Brief History of Fort Frederick.
Washington County, Maryland
Fort Frederick was built in 1756-57 by the colony of Maryland. During the French and Indian War in 1756, a £6000 appropriation was authorized by the Maryland Legislature at the request of Governor Horatio Sharpe to build a fortification on the frontier. The fort, named after Frederick Calvert, 6th Baron Baltimore, was completed the following year. The design of the fort conforms to the style developed early in the 18th century by Sebastien de Vauban, a French military engineer who is considered the father of modern fortification.
The large stone fort was designed primarily as a place of refuge for area settlers. Between 1757 and 1758, small raids by Indians in nearby settlements caused settlers in the surrounding countryside to flee eastward. At the same time men of the 60th Regiment of Foot and local militia soldiers garrisoned the fort. Ranging parties were sent from the fort to patrol the area and to deter if not prevent Indian raids.
The fort was not designed to resist artillery, as it was correctly assumed that the French would not be able to transport artillery to the remote location from the west. The fort served its purpose in 1763 during Pontiac's Rebellion; however, the fort was never directly attacked.
During the French and Indian War , British Military rations contained enough food energy to sustain the soldier in garrison but suffered from a lack of vitamins that could lead to nutritional deficiencies if not supplemented by the soldiers themselves through garden produce or purchase. During field conditions, the energy content tended to be too small. Colonial rations for provincial troops generally had a higher energy content.
The regular army was provisioned according to victualing acts enacted by the British Parliament. During the French and Indian War the daily allowance was as follows:
Bread or Hardtack: 1 pound/450 grams
Meat: 1 pound/450 grams
Salt Pork : 9 1/7 ounce/ 260 grams
Butter: 6/7 ounce/85 grams
Peas: 3/7 pint/25 centiliters
Rice or oatmeal: 11/7 pint 85 centiliters
We want to thank Historic Fort Frederick for the honor of adding our FAUX COOKERY to their ever growing interpretive programs. This is just the beginning, there is more FAUX COOKERY in the works and we are looking forward to future projects.
Click on icons below to visit Historic Fort Frederick or The Friends of Fort Frederick.
The Conococheague Institute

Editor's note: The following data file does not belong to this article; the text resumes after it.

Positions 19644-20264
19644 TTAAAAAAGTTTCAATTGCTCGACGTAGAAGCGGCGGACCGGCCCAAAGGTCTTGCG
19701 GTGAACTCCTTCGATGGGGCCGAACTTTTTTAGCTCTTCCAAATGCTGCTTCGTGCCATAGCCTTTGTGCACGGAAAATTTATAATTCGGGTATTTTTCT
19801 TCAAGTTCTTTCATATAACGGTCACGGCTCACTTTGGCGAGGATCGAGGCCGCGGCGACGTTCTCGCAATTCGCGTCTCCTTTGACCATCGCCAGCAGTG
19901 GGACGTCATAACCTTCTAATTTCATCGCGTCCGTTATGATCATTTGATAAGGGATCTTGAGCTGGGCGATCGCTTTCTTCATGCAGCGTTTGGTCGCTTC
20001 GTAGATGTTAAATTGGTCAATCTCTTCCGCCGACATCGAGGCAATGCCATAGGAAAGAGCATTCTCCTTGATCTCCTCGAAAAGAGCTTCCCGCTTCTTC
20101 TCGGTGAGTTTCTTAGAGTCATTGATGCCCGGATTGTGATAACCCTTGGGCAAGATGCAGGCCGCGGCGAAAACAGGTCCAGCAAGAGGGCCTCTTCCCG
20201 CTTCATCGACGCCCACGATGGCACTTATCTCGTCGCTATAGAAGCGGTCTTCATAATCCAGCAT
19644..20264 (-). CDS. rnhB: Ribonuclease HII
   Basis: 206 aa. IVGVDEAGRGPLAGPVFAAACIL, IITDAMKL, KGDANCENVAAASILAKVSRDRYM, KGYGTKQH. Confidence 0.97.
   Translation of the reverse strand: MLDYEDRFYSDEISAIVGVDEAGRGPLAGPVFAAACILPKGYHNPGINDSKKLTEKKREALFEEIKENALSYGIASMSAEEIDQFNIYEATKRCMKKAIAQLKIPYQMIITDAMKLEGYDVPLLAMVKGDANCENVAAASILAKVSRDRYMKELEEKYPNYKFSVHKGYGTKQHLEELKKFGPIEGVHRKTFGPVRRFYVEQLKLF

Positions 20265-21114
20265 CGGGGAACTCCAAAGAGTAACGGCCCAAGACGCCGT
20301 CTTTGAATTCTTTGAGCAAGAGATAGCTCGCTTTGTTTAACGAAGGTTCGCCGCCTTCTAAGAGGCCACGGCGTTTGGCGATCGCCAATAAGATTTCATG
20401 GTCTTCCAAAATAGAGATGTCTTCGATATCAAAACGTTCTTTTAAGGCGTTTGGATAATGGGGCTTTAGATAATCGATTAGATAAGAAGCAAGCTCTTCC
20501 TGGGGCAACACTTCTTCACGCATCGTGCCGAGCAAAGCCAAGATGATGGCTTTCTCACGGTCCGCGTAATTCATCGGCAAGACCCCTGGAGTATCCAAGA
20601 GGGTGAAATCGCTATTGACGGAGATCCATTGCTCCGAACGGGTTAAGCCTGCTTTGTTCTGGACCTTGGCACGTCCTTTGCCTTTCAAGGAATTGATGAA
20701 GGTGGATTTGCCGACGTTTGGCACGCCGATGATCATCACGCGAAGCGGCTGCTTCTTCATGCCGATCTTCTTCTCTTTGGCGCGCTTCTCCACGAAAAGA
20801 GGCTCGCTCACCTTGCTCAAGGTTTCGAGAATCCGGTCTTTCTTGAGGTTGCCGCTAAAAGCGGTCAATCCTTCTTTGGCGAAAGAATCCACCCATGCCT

Franklin County, Pennsylvania
Rock Hill Farm (the core of the Conococheague Institute) has been inhabited since 1736. In that year John Davis (born in Philadelphia but of Welsh Descent), acquired 889 acres along the Welsh Run. This frontier of Pennsylvania was heavily settled by Welsh Communities and by the 1780’s the area had grown from subsistence farming to a commercial farming community with connecting wagon roads, first mills and boat transportation down the Conococheague Creek to the Potomac and on to Alexandria VA.
The frontier during the mid-18th Century saw Indian raids, struggles and even in frontier communities there was inequity. The Davis family though not wealthy owned many slaves who worked their lands.
Throughout the centuries subsequent generations would see it owned by English, Scots Irish, German Brethren making it a microcosm of America's Melting pot.
Today The Conococheague Institute serves as a Hands-on Regional Learning Center with a mission to develop and foster awareness, understanding, and stewardship of the cultural and natural history of the Appalachian frontier of Pennsylvania, Maryland, and Virginia.
With 30 acres of beautiful Natural Resources, and several Historic Structures it does this is a number of ways, but one of the best is Living History.
Living History is a great tool for education and can be used for diverse subjects, but nothing unites people of every time period like food and cooking! Using our recreated Cabin and Ordinary, and nearby garden, visitors can watch meals prepared from Garden to Table, cooked in the hearth, outside on a spit, or in a Bake Oven.
Faux Cookery’s work completes the look of a room that is lived in, and makes displays of Tableware standout. With recipes and items researched and sourced from original images, the Meat Pies, Game Hens, and Hanging Sausages in the Ordinary are a wonderful addition to a room that would always be filled with life.
CI recreating FAUX COOKERY’s art in edible form.
You can learn more and see cooking in action at CI's Youtube and Facebook
Entertainment by J. Davis,
interpreting the importance of 18th Century Taverns at the Conococheague Institute.
A board laden with Tavern Fare of Game Hen, Pasty and Pork pie created by FAUX COOKERY.
Basic fare of Bread and Sausage
created by FAUX COOKERY
New Bern, North Carolina
Located in New Bern, North Carolina, the palace was often at the center of state occasions and hospitality. The residence was seized by patriot troops in 1775. Shortly after the state capital was relocated to Raleigh in 1792, the main building burned to the ground. A modern recreation faithful to the original architect's plans and some period appropriate support structures were erected on the site in the 1950s and opened to the public in 1959. The palace garden was also recreated, with 16 acres (6.5 ha) of plantings, representing three centuries of landscape and gardening heritage. Today, the palace is a state historic site.
This spread of historic faux food graced the tables at Tryon Palace for Christmas 2021.